- User interface design should drive the system architecture, not the other way around. (Modifying system architecture is always hard. If we want to support a certain interaction afterwards, the architecture will probably can't support cleanly, if at all.)
- Technology should be used for user needs, but not for technology's own sake. (Visual design should also be treated the same.)

Last but not least, this book shows that user interface design is actually science but not art. We don't need a graphic design degree to be an interaction designer.
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Format: Paperback
This book has many examples of good and bad web pages and also consumer products. What it covers is seemingly obvious, but apparently not realized by many. It shows how users and designers can work together for optimal result. It should be a required reading for anyone doing user-interface designs. It is good that they actually have a good free product, HUBBUB ... .that was created using this design philosophy.
I didn't give it a 5-star only because, to me, the section of their HUBBUB experience and the conclusion was too long and could have been made more concise. Also, it was disappointing to see their product not following their own design goals well enough, which seemed to make the book less effective.
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Format: Paperback
I'm not an expert in either Interface Design or Programming Methodology, and I've only read a little bit in these areas. As I read this book, I found myself thinking: "You mean this approach isn't standard practice already?"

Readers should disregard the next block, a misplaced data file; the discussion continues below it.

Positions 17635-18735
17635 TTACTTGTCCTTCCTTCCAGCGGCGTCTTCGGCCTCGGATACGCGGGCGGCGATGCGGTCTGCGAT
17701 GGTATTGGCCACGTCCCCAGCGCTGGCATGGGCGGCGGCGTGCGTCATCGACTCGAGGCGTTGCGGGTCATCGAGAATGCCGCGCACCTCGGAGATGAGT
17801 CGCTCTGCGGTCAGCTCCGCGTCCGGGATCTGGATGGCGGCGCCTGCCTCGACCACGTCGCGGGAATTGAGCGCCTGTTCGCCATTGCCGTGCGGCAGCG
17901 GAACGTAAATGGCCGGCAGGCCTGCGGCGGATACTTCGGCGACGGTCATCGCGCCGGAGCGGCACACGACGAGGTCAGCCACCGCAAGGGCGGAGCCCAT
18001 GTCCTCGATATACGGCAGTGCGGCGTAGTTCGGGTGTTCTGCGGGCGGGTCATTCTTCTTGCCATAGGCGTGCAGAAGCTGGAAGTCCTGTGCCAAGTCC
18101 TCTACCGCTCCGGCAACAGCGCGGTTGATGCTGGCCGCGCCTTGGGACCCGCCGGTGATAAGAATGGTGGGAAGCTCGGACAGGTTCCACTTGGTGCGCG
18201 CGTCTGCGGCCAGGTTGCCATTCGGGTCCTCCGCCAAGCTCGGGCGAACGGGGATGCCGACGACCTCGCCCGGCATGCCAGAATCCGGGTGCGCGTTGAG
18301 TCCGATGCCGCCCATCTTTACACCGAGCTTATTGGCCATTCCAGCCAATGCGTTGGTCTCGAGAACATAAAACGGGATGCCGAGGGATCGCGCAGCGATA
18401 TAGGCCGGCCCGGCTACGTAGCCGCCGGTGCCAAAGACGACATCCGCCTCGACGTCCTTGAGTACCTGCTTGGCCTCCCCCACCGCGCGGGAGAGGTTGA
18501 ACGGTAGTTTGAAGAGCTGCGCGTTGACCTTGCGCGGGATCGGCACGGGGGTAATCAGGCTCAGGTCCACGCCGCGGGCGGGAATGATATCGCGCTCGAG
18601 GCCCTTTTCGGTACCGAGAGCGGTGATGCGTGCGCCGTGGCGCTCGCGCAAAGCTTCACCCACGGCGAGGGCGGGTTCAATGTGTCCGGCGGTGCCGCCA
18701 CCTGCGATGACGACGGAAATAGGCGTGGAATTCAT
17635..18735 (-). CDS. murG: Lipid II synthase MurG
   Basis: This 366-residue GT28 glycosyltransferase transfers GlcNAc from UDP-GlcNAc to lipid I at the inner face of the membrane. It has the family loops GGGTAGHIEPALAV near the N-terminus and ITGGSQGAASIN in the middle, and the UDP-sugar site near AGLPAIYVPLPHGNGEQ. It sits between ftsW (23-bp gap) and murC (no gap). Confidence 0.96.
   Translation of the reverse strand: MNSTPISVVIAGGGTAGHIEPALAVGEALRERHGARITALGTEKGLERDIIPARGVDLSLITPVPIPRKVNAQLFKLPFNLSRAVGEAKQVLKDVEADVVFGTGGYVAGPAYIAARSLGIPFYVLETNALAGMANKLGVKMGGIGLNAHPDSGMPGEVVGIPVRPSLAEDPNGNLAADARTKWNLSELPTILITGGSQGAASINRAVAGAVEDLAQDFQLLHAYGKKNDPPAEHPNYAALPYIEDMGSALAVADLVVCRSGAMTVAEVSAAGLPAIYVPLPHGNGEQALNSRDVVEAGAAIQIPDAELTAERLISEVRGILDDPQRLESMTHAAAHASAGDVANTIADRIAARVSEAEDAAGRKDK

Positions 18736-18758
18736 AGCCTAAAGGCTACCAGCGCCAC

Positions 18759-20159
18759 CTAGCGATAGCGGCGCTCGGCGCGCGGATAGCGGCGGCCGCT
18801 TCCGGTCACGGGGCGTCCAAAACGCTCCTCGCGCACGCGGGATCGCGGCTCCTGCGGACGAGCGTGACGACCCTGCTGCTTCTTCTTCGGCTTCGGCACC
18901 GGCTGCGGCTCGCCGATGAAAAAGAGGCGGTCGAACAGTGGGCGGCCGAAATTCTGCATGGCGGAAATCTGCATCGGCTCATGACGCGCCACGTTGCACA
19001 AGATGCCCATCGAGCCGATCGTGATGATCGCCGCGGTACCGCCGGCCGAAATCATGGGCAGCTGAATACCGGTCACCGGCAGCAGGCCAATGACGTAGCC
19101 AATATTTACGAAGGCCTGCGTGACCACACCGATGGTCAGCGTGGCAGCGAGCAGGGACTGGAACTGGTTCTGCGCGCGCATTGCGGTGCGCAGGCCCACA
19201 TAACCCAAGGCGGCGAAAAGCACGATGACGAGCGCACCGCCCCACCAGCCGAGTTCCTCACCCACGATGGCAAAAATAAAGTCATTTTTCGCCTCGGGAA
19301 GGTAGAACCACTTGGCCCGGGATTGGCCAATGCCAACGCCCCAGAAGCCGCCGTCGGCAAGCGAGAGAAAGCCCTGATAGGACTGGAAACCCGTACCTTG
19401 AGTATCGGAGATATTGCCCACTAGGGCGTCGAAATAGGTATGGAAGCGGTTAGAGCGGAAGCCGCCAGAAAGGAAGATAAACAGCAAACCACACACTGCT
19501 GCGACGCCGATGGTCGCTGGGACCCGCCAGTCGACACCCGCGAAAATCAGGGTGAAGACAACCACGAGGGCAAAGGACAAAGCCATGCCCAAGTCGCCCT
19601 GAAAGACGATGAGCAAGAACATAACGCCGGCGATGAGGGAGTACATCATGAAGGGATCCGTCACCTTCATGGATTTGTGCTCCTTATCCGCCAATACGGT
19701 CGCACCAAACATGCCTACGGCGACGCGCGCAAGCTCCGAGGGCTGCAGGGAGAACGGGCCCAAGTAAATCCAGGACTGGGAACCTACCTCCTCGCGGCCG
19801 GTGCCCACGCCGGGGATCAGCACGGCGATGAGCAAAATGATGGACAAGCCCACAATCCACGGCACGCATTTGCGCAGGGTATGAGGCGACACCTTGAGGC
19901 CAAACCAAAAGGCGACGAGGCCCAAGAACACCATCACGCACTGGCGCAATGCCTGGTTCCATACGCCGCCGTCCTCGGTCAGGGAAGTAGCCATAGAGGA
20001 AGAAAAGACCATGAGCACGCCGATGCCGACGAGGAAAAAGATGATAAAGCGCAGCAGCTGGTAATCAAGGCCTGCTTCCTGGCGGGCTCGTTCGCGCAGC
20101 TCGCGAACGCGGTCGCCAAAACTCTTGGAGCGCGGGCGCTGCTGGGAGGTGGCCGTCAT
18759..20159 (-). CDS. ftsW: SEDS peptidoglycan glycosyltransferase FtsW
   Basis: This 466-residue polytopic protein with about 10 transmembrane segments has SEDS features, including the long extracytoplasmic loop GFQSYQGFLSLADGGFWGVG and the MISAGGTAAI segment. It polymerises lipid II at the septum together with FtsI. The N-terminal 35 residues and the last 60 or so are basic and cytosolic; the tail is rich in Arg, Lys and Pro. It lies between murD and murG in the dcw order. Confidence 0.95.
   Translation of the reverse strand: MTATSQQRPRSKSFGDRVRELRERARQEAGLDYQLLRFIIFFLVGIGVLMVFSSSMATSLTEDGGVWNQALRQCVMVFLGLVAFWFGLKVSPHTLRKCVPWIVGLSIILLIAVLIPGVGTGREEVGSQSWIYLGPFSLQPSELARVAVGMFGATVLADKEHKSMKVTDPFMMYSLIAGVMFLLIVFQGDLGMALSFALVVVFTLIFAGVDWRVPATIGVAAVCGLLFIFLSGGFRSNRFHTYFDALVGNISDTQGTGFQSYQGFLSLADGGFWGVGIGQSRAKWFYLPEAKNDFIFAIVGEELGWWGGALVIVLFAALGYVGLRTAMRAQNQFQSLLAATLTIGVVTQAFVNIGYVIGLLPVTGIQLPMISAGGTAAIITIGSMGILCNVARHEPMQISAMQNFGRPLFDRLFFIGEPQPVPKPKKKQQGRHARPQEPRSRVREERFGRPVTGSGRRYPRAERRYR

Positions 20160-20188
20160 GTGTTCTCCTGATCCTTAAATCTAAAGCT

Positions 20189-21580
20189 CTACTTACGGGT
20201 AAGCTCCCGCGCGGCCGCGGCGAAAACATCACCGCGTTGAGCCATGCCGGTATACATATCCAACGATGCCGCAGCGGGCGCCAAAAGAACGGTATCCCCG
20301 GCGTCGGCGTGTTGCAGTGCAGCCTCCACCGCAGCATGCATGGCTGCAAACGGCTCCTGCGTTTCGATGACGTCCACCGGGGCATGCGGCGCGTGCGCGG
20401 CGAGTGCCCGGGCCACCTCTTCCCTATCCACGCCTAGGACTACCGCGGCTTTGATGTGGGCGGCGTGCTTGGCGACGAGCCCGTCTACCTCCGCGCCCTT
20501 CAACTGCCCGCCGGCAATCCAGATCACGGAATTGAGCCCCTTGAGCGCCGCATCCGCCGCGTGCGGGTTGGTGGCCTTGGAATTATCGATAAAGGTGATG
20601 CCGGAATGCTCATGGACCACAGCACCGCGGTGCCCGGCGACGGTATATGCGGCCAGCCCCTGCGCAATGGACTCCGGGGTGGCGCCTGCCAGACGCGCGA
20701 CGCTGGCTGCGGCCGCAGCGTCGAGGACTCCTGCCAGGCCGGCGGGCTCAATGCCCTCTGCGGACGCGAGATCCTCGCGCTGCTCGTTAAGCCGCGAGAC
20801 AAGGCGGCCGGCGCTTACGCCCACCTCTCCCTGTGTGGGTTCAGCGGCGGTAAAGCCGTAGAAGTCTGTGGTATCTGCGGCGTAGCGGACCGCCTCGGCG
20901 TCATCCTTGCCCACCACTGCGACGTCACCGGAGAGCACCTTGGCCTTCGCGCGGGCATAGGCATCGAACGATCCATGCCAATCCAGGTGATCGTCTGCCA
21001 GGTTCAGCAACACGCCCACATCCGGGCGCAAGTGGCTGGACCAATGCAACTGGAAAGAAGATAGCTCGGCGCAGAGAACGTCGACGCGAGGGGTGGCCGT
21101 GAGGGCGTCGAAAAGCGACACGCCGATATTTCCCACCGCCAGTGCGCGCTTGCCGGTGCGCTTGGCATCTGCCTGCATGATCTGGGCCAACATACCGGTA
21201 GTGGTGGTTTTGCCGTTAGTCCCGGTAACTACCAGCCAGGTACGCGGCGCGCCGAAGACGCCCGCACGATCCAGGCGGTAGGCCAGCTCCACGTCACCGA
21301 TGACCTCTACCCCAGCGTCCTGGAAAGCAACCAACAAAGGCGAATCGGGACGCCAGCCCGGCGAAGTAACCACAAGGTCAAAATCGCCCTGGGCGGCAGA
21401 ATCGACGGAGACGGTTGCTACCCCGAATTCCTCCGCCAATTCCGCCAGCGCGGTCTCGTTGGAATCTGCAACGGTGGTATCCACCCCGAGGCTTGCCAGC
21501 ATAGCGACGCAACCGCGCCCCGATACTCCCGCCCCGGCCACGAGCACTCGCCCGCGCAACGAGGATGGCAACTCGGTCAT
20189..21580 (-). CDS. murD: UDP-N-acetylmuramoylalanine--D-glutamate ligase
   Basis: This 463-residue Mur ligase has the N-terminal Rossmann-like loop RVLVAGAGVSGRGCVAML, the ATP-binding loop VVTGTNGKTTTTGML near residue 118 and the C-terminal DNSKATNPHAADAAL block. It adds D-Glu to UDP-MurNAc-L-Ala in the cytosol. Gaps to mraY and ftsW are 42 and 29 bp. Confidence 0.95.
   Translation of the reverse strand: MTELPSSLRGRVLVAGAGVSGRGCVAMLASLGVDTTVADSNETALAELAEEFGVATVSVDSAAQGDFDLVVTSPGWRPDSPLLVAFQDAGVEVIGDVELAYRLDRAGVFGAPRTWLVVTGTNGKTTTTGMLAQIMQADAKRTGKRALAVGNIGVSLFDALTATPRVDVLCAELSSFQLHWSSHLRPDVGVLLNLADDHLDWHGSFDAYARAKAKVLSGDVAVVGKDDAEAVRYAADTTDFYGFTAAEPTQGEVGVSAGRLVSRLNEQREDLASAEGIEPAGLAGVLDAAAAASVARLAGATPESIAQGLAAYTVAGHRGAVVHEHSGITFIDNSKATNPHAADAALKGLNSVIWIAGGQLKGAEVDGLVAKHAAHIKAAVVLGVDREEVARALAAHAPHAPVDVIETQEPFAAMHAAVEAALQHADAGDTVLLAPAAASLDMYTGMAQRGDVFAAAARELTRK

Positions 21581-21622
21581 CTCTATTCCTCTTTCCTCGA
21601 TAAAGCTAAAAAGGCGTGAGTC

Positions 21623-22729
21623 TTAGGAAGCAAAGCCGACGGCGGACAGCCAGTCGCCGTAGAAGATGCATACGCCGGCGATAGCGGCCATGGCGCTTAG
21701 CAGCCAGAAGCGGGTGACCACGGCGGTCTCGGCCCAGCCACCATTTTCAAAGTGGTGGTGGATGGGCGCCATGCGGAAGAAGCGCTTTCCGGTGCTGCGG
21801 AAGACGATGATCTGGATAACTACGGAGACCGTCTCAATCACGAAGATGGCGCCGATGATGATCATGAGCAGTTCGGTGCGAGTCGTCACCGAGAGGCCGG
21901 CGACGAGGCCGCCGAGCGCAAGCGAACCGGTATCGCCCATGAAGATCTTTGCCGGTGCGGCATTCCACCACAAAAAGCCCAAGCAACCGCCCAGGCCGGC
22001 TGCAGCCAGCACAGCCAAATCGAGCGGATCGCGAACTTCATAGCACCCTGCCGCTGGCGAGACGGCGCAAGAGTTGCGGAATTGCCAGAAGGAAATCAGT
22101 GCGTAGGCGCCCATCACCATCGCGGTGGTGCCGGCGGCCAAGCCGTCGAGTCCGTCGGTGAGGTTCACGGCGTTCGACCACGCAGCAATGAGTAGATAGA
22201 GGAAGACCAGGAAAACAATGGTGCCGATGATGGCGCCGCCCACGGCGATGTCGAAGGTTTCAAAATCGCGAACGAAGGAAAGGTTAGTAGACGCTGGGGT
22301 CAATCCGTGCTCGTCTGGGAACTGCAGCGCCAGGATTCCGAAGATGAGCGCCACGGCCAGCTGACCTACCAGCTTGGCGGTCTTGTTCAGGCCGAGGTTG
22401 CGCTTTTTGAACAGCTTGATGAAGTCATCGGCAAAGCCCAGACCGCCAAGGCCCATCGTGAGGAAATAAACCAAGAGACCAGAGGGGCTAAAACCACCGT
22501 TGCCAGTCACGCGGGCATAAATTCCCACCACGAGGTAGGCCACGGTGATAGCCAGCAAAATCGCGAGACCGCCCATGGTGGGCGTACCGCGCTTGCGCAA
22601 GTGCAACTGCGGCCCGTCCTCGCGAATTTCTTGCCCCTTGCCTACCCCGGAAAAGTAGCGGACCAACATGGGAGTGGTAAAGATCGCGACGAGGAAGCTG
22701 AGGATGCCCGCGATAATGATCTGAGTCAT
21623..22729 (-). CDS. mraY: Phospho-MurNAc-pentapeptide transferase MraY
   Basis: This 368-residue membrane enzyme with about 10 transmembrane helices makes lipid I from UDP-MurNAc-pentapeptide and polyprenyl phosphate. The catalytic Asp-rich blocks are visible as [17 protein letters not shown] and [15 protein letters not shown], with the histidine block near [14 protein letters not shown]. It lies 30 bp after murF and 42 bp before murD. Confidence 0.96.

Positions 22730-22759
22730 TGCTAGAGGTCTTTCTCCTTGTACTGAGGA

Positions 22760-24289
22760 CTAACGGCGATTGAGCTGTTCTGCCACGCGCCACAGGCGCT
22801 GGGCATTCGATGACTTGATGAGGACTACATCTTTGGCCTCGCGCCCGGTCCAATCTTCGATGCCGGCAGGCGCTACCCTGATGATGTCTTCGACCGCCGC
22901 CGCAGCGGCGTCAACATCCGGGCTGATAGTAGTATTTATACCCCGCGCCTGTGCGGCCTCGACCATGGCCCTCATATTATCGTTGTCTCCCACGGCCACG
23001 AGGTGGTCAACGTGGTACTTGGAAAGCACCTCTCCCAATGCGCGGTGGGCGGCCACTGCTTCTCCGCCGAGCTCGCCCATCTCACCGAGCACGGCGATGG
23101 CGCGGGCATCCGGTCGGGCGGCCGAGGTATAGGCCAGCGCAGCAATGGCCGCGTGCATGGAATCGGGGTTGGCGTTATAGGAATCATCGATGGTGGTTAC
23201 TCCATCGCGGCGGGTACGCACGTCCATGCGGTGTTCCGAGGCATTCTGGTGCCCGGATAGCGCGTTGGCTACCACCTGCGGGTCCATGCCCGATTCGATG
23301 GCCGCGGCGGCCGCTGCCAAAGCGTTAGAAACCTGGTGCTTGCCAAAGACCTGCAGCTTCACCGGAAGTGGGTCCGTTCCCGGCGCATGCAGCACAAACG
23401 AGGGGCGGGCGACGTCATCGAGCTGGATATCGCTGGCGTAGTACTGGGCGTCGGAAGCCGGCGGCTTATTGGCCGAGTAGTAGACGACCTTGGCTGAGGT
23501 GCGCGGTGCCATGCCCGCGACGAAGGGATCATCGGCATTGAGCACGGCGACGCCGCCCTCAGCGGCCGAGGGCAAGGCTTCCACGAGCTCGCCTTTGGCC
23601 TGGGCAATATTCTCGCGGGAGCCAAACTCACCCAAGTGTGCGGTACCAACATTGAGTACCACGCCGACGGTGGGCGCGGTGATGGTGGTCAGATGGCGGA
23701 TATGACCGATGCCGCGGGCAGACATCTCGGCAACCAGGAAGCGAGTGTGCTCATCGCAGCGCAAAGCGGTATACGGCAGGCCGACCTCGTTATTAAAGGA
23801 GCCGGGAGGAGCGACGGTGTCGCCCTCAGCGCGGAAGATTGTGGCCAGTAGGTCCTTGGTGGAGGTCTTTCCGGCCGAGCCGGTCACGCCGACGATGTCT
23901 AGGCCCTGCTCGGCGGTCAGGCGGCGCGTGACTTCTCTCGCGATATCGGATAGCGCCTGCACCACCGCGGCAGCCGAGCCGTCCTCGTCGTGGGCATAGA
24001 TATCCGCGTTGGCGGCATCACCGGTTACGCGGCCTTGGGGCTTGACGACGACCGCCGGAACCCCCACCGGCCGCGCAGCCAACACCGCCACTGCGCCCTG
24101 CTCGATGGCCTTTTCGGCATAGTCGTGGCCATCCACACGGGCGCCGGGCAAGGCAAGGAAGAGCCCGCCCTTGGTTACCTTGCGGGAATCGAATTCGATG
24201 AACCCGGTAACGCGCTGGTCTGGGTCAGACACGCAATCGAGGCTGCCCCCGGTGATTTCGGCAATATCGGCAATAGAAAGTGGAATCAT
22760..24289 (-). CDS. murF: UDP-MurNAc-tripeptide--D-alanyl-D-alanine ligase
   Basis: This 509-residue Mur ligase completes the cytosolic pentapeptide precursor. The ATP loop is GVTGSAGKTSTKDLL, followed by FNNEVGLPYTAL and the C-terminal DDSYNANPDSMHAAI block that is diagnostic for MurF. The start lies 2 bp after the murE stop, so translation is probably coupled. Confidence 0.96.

After reading Ellen and Alan's description of how a UI Designer and a Developer should interact with each other, it just seems so obvious that everyone should work this way. User needs should affect architecture, and technology constrains design--how hard can it be to understand that? But the implications--design and development are iterative, and ongoing user testing is critical to the iterative process--could change the way some people think about programming projects. (The old Specify, Design, Program, Test, Release process seems somewhat naive in retrospect.)
The book has a kind of fun and lively feel to it. It's clear that the authors were having fun telling their various stories, and were excited about illustrating their points. The writing is casual, which made it amazingly easy to read.
On the other hand, once the informal style sold me on the overall approach, I almost immediately wanted a more rigorous treatment. I'd have loved an Appendix that summarized the formats of the various documents, for instance, and perhaps one that reviews the process flow diagram used at the beginning of the later chapters. (As a former academic, I found myself wondering as well about the independence and completeness of the Design Guidelines, too, but that's my quirk. It's probably not an issue most readers would care about.)
I think this book could become one of those that inspires a sort of religious commitment to its vision, and that that would probably be a very good thing.